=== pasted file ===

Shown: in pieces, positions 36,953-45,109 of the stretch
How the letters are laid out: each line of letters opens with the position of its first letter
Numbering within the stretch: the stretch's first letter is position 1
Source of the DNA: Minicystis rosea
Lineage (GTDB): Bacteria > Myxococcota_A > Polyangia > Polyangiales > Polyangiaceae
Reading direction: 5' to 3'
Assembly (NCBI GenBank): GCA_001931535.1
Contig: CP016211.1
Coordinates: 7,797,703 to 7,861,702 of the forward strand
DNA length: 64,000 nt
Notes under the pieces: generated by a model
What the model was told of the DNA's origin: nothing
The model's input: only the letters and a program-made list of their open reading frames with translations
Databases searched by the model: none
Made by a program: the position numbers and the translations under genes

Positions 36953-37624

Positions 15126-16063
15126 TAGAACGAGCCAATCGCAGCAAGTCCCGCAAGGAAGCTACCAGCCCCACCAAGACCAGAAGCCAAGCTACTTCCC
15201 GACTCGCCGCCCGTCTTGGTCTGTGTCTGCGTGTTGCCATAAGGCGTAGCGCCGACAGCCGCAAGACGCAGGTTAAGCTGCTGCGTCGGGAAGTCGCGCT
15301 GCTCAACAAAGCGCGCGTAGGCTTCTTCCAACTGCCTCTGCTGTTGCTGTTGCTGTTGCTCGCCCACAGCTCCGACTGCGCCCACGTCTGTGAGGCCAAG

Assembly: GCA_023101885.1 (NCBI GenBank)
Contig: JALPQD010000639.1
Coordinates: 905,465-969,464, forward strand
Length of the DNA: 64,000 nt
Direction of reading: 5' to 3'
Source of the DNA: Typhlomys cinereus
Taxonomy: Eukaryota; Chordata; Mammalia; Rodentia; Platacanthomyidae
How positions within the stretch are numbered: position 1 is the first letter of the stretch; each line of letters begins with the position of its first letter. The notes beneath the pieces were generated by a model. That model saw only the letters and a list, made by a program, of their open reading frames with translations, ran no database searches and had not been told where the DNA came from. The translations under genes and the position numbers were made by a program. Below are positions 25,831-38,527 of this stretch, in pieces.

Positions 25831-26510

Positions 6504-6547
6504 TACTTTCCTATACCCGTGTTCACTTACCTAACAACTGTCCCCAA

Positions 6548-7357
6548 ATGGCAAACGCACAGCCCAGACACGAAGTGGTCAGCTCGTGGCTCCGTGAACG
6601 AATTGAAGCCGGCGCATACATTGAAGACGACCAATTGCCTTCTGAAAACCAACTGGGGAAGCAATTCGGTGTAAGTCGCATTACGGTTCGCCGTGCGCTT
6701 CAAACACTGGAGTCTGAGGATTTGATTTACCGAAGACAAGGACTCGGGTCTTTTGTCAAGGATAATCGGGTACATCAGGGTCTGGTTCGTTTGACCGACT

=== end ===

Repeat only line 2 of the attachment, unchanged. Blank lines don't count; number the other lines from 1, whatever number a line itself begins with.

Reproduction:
How the letters are laid out: each line of letters opens with the position of its first letter